The school at which I work will be applying for a technology grant.  The grant seems pretty open ended.  What is purchased must align with our curricular goals (language arts, math), and be hardware.

 What would you purchase?  What would give us the most bang for the buck? Ipads? Smart boards? Document cameras? Or...?

Currently, we have a PC lab, a Mac laptop cart, 3 projectors, a digital microscope and 3 digital cameras. As well as, a computer in each classroom.

Thanks!

Tina 

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If this was my choice, I would buy iPads and Smart Tables.  iPads are capable of so many functions in a very portable package.  Smart Tables are able to read up to 40 touches at one time, so students and teachers can use the technology together.

I personally think that if you don't have projectors and document cameras in each classroom you need to start there.  How many educators do you have at your school?  Keep in mind the cost of replacement bulbs also because they don't last forever and the Epson projector bulbs we use are not cheap.  With the money left over you could look into Kindles or other eReaders which are more cost effective than iPads. 


I hope this helps!

Thanks.  The more information the better.

 I should have mentioned that we have around 520 students in a k-7 school.  There are 21 classroom teachers (with additional non enrolling teachers).

Comments are appreciated!

Tina

Hello!

I'm so jealous....

Since you asked....I would strongly suggest that you devote a big chucnk of the money towards teacher Professional Development. If the teachers don't buy in to what the school wants to do...it doesn't matter what you have in your classroom. Many teachers have SMARTboard gathering dust...not because they don't know how to use them...because they don't see the "need" for it in their classroom..(http://mrspripp.blogspot.ca/2012/02/it-is-not-about-gadgets-why-eve...

Start with a survey (use survey monkey on an online survey to get the momentum going) to see what kinds of projects the teachers would be interested in doing that could integrate technology - focus on the teacher's passion: What is a project that you are passionate about? A lesson that has gone really well or a project that has been the "best ever"....ask the teachers to think about these "moments/projects"....then ask them how could technology enhance or contribute to that learning?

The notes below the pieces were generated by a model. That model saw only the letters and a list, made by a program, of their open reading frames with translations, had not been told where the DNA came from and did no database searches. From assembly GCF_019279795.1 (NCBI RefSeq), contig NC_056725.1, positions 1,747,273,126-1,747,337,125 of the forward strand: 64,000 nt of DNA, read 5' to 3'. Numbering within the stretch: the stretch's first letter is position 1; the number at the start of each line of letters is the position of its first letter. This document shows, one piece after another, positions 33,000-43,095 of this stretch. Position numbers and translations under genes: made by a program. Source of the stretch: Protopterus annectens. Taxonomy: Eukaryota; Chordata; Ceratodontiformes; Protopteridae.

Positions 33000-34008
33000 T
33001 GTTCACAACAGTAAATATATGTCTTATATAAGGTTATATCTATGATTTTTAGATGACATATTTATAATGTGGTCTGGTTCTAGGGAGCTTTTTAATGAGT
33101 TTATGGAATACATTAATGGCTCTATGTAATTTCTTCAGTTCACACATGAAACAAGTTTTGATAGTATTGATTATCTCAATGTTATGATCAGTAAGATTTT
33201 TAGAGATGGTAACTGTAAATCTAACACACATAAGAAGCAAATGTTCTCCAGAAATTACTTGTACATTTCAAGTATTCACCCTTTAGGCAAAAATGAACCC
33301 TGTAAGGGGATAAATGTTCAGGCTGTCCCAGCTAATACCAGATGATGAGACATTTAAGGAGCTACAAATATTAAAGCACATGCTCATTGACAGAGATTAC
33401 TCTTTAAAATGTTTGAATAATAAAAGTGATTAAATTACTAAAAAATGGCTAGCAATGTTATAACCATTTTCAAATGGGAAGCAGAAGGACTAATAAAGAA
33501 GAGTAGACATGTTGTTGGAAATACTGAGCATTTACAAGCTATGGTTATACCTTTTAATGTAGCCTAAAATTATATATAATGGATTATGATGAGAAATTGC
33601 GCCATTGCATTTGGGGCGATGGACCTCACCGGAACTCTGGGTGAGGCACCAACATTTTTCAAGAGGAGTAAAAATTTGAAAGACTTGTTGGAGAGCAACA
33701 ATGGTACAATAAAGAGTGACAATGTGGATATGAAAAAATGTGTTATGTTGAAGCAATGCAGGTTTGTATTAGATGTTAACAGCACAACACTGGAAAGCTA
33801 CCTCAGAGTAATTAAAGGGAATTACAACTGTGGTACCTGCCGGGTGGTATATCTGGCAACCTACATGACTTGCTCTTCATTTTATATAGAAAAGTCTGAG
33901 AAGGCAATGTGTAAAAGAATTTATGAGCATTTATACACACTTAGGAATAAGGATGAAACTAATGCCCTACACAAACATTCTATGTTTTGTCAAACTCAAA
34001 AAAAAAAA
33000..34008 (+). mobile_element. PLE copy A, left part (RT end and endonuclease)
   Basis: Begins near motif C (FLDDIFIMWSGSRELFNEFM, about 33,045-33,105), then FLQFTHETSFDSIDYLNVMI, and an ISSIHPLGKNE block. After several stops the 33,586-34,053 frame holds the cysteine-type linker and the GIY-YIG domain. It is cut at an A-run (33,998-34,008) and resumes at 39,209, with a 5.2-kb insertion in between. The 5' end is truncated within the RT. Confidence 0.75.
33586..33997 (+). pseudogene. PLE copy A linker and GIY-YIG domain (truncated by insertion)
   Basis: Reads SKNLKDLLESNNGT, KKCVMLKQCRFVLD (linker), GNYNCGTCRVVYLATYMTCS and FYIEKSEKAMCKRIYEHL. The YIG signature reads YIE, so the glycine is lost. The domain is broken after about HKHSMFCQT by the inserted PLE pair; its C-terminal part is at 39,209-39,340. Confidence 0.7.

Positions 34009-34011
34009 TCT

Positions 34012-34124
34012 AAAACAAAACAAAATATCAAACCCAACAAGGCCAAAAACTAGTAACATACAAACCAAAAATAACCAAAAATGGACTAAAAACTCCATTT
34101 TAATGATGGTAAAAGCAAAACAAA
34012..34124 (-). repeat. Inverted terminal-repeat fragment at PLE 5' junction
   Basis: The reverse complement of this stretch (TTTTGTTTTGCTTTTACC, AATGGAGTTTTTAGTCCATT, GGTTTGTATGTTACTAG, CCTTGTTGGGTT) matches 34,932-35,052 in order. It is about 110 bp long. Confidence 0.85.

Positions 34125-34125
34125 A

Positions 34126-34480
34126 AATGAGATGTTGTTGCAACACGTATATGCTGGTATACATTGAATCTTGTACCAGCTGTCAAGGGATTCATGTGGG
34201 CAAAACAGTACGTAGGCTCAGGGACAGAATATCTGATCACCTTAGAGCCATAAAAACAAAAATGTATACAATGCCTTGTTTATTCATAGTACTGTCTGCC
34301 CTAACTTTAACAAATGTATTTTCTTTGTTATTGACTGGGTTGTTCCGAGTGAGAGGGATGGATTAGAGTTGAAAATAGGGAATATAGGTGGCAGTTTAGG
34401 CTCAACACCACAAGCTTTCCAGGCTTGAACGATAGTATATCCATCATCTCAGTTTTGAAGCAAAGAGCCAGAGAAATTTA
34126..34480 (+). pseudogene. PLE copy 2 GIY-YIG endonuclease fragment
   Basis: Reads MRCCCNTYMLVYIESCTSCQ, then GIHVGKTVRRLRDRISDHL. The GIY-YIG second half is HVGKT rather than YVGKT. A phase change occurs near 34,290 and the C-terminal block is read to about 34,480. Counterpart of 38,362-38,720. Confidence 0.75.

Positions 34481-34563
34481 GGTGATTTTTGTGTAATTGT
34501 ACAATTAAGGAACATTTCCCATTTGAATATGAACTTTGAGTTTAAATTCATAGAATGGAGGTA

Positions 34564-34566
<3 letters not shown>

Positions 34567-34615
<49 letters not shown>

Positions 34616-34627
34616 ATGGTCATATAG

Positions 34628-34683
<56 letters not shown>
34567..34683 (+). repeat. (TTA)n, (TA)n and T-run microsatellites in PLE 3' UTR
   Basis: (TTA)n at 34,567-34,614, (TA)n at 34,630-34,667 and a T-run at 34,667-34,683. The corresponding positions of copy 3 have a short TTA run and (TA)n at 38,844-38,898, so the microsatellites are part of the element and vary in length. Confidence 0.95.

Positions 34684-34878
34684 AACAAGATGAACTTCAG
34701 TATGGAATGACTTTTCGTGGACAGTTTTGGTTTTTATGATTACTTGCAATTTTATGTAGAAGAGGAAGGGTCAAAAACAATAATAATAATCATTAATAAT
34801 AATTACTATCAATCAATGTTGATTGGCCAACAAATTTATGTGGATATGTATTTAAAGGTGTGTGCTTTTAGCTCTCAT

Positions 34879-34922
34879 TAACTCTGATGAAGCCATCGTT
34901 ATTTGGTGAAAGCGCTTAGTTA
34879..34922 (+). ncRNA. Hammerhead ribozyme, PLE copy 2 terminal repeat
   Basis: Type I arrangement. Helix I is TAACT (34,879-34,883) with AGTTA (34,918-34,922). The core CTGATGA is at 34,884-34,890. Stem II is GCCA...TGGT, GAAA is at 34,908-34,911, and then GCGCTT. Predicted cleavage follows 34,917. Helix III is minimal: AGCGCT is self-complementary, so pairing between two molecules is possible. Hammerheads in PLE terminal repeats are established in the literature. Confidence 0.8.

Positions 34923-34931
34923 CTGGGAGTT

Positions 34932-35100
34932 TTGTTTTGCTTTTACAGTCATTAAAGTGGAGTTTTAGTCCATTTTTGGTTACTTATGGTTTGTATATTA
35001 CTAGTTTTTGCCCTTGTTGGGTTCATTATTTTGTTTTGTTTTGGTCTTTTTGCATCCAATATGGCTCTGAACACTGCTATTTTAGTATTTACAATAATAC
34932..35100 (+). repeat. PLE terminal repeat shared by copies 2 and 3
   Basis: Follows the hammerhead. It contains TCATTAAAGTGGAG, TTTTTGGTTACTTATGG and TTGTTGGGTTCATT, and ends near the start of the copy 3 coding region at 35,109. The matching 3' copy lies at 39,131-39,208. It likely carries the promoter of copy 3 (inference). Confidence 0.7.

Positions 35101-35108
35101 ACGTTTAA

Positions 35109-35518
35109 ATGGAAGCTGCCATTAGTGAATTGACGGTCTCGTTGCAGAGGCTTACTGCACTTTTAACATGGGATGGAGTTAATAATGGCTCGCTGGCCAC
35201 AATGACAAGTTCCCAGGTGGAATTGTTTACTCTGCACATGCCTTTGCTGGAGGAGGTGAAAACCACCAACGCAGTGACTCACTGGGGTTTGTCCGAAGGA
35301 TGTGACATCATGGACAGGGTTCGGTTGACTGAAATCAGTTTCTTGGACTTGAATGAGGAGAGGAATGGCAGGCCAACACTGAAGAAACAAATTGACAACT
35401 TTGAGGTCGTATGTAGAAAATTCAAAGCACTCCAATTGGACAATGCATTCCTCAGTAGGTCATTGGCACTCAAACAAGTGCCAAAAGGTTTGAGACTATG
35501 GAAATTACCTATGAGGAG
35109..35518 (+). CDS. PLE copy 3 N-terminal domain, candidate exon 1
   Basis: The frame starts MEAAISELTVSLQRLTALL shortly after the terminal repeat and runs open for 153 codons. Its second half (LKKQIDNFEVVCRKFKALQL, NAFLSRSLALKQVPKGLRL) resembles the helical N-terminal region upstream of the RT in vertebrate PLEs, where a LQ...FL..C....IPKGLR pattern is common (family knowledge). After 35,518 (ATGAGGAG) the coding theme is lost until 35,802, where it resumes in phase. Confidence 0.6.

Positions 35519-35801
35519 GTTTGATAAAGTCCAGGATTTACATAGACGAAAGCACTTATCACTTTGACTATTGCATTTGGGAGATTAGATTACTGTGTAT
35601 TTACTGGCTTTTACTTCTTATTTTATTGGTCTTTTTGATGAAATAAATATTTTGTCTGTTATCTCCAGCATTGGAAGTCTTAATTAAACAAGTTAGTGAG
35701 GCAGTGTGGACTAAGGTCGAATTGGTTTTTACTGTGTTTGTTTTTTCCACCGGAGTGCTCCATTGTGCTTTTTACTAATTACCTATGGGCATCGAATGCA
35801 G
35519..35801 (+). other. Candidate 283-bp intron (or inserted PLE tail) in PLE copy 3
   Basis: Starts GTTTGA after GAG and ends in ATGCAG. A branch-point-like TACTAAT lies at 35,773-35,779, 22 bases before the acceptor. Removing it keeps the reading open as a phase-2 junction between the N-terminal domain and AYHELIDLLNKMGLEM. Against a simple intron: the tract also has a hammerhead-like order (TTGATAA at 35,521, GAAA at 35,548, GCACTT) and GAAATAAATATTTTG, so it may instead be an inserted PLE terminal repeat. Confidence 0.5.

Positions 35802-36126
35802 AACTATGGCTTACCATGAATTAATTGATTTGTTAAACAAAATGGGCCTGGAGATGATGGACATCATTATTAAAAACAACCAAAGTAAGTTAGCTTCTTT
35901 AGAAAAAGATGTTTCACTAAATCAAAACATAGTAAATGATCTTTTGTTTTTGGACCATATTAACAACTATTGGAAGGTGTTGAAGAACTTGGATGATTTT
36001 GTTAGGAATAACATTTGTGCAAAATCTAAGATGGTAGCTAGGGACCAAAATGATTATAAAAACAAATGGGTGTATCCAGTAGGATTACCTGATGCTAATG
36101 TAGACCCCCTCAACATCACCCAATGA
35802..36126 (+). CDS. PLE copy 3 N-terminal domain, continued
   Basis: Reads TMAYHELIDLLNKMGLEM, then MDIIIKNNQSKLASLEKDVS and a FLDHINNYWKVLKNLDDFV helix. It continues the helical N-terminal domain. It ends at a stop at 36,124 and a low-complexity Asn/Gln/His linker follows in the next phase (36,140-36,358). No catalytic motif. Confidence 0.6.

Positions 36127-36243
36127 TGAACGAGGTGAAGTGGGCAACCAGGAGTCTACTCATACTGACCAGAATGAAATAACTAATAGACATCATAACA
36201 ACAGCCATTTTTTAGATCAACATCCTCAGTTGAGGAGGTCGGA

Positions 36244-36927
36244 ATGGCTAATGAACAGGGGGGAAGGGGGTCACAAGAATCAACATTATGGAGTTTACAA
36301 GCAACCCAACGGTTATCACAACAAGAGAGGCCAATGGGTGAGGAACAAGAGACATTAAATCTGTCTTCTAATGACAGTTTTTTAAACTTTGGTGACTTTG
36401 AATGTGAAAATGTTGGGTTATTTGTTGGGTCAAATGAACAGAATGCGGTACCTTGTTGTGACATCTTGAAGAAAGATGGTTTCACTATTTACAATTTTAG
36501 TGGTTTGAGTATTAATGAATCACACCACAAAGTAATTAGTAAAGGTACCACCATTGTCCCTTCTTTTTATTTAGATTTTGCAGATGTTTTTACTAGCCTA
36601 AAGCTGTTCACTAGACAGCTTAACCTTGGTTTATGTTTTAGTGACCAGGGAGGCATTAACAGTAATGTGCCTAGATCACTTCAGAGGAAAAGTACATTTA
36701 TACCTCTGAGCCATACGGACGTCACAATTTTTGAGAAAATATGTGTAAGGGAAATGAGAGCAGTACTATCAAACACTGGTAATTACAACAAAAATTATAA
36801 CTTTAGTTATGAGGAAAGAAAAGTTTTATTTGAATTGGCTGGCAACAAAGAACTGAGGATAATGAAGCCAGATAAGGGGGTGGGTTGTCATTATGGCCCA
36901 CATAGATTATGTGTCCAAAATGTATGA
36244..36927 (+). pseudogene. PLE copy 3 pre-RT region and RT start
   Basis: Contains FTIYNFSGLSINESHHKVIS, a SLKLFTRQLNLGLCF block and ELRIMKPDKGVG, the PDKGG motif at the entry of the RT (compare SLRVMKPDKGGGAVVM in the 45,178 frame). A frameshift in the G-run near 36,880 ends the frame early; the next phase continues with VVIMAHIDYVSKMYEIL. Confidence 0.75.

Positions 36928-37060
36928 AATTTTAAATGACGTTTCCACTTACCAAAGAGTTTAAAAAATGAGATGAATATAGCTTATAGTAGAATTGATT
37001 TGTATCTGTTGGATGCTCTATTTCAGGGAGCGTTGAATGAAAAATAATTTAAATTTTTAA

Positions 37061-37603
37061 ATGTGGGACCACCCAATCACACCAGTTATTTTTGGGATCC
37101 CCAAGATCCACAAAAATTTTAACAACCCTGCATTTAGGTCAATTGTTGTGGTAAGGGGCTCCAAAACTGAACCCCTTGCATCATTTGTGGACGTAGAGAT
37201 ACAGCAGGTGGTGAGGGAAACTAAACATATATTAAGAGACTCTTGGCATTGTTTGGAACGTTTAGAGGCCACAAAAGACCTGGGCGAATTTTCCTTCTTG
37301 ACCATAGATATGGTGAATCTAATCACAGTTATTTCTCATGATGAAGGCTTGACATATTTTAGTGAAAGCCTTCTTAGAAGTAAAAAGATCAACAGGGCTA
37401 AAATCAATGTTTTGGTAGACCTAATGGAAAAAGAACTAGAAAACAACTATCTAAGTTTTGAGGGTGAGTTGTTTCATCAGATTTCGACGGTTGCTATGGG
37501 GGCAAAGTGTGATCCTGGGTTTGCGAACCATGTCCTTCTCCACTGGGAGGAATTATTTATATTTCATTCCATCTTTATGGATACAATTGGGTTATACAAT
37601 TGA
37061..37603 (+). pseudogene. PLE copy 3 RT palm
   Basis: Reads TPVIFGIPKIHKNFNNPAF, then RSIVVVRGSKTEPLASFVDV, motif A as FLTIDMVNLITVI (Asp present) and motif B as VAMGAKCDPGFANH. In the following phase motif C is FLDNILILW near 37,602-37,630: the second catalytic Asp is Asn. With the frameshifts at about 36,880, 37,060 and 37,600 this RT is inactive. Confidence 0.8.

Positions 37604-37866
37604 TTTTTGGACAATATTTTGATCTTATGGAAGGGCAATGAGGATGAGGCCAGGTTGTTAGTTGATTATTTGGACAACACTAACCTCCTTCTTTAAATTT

And focus on time:.....teachers like to use technology when it saves them time..

Is there a Tech Leader and is the principal on board? Leadership and vision will greatly influence what you buy and why as well....

Alan November suggested  these strategies....so he deserves credit...

EdTEch advisors useBates and Poole's "SECTIONS" model to help them make decisions about technology. I linked an explanation with some possible questions and strategy for you....

Intel also has some great questions to help you in your quest:http://www.intel.com/content/www/us/en/intel-learning-series/techno...

Personally I do not have any Intel products in my classrooms, but I like the way they set up their website for educators who are curious about technology.

To me.....there are PILES of free web 2.0 tools and options that you could use as a teacher - but you need to learn how. IT takes time and patience...so you need to factor that in....

I would also suggest focusing more of the hardware/software on one or two classes for teachers who have demonstrated the interest, passion and experience...and offer at least 6 computers or tablets (center group work) with microphone and web cameras to all other classes.

Also look at the Learning Management System of your school district. Are the teachers using it already? Do any teachers have their own blogs/wikis or project on the go? Using your LMS to integrate online learnng in the classroom is always an easier transition....as well as consider www.Edmodo.com as a communication tool.

Anyway...those are just some ideas....please contact me if you want more ideas...

Verena :)

Hi Verena,